Phoenix Suns Trade Deadline Preview: Who Will Get Traded And How?

Feb 4, 2016; Phoenix, AZ, USA; Phoenix Suns forward Markieff Morris (11) reacts to a call made during the game against the Houston Rockets at Talking Stick Resort Arena. Mandatory Credit: Jennifer Stewart-USA TODAY Sports
Feb 4, 2016; Phoenix, AZ, USA; Phoenix Suns forward Markieff Morris (11) reacts to a call made during the game against the Houston Rockets at Talking Stick Resort Arena. Mandatory Credit: Jennifer Stewart-USA TODAY Sports /
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Phoenix Suns
Jan 31, 2016; Dallas, TX, USA; Phoenix Suns center Tyson Chandler (4) argues a call during the first half of the game between the Dallas Mavericks and the Suns at the American Airlines Center. Mandatory Credit: Jerome Miron-USA TODAY Sports /

Tyson Chandler

Why The Suns Trade Him:

It’s ironic that between Knight and Chandler, the Suns may be looking to trade their two biggest free agency signings from last summer…but here we are. After inking the 15-year veteran to a four-year, $52 million contract last summer, the Suns have been disappointed to see Chandler’s production drop off to 5.9 points, 8.5 rebounds and 0.6 blocks per game this season.

Chandler has regained some of his explosion following an early season hamstring injury, but with three more years left on this 33-year-old’s contract, the Suns would be better off moving that deadweight and turning the starting center spot over to Alex Len.

Potential Obstacles:

Chandler is 33 years old, he’s owed $39 million over the next three years and his production has fallen off a cliff after posting 10.3 points, 11.5 rebounds and 1.2 blocks per game last season in Dallas.

We could just end this with “enough said,” but even with the NBA’s salary cap skyrocketing, only teams that are desperate for an interior rim protector would pursue him, hoping that he’s not washed up.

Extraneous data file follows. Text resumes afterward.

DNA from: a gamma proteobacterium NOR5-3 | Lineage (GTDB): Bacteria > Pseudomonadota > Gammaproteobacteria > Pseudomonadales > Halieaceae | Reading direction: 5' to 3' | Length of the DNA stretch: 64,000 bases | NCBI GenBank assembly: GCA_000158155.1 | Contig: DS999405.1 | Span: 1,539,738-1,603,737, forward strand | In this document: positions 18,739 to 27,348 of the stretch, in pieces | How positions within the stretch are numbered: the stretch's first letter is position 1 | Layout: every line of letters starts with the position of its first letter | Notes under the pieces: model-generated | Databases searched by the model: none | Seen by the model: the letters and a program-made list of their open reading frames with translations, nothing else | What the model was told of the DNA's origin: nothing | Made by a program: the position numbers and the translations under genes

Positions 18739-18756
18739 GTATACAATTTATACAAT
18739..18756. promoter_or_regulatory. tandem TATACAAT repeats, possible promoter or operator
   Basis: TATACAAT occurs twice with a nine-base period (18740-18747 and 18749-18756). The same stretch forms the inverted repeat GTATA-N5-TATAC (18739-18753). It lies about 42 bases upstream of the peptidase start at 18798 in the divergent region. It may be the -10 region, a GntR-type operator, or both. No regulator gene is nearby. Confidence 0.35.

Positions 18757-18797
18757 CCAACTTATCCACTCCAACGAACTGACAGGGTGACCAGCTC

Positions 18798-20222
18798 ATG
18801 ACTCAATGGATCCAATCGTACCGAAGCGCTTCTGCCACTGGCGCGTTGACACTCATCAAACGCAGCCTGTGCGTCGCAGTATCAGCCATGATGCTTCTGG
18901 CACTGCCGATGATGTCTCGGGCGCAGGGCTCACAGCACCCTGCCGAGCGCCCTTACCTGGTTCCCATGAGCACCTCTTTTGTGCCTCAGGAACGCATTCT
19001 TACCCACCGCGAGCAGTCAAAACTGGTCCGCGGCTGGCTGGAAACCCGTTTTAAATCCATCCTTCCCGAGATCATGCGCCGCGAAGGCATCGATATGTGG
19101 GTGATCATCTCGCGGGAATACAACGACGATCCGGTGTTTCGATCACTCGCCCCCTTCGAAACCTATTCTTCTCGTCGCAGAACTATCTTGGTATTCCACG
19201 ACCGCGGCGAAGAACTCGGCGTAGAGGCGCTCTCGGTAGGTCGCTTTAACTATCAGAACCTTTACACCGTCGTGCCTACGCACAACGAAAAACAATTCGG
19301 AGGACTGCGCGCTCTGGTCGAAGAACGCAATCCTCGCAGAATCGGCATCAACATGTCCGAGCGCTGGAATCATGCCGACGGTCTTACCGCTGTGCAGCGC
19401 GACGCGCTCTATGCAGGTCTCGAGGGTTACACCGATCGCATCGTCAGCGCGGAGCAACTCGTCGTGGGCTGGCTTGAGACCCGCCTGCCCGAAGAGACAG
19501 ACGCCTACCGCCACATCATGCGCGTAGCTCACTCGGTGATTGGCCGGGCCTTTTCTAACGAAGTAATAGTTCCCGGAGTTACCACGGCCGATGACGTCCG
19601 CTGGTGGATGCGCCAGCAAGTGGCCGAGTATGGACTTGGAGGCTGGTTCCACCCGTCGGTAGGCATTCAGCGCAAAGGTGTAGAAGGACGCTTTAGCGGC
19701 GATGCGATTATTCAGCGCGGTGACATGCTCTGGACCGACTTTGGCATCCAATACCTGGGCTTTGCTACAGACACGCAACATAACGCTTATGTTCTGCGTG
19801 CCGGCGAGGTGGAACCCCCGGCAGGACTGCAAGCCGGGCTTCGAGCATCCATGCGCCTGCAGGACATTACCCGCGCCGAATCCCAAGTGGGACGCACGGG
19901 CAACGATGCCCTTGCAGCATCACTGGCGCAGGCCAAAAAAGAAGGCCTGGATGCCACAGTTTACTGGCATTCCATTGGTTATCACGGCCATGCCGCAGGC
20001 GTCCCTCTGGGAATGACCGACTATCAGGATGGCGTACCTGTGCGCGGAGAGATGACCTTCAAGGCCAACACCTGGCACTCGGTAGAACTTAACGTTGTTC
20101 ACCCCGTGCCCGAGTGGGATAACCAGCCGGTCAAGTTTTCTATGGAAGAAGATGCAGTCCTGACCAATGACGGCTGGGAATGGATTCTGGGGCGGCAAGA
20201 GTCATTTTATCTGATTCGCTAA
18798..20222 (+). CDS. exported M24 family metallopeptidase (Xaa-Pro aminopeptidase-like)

Teams That Might Be Interested:

Boston Celtics:

The Boston Celtics get rid of David Lee‘s expiring contract and surrender a future first round draft pick, but they acquire the rim protector they need to launch the NBA’s second ranked defense into another stratosphere. Chandler’s long-term deal is problematic, so this will never happen, but general manager Danny Ainge is better suited to surrender a future first than most.

The Suns would get Chandler’s massive deal off the books, could let Lee walk this summer in free agency (or even re-sign him to a fair deal, depending on what happens with Keef, Teletovic and Leuer), and would pocket another future first-rounder.

Chicago Bulls:

The Chicago Bulls probably don’t want to re-sign Joakim Noah this summer when he hits unrestricted free agency, and there’s no guarantee Pau Gasol will re-sign once he opts out either. This provides some insurance and gives the Bulls the kind of hard-nosed rim protector they’ve come to love over the course of the Tom Thibodeau era.

The Suns could let Noah walk in free agency or re-sign him at a moderate price given his injury history, basking in the happy glow of getting Chandler’s contract off the books. But Chandler’s age, injury history and long-term deal would probably make this a no-go for Chicago, even for a front office that will want to remain competitive next year.

Houston Rockets:

If the Houston Rockets are going to blow it up — and given their disappointing season, it wouldn’t be a surprise to see some major changes made — Dwight Howard is on the block. The Suns may not want to deal with re-signing D-12 this summer, but if McDonough believes him to be superstar this franchise needs, Tyson Chandler, Markieff Morris and a future first-rounder is not a terrible ransom.

The Rockets would get help in the frontcourt until Clint Capela is fully ready, they’d pocket a future first-rounder and they’d avoid overpaying for a 30-year-old center this summer. But the Suns would be better off committing to their developing youth movement and the Rockets might be dissuaded by Chandler’s long-term salary.

New Orleans Pelicans:

The Pelicans would only entertain this idea if they were able to move Omer Asik‘s albatross of a contract somewhere else, but Chandler would provide Anthony Davis with a guiding hand on the defensive end here, while also allowing the Pelicans to get rid of the final year of salary for Tyreke Evans.

Evans would do little for the Suns and their crowded backcourt, but that’s a small price to pay for getting Chandler’s deal off the books. Unfortunately, the Pelicans would probably demand draft compensation of some sort in a deal like this, and there’s a fat chance they’d be able to move Asik’s contract too.

Next: P.J. Tucker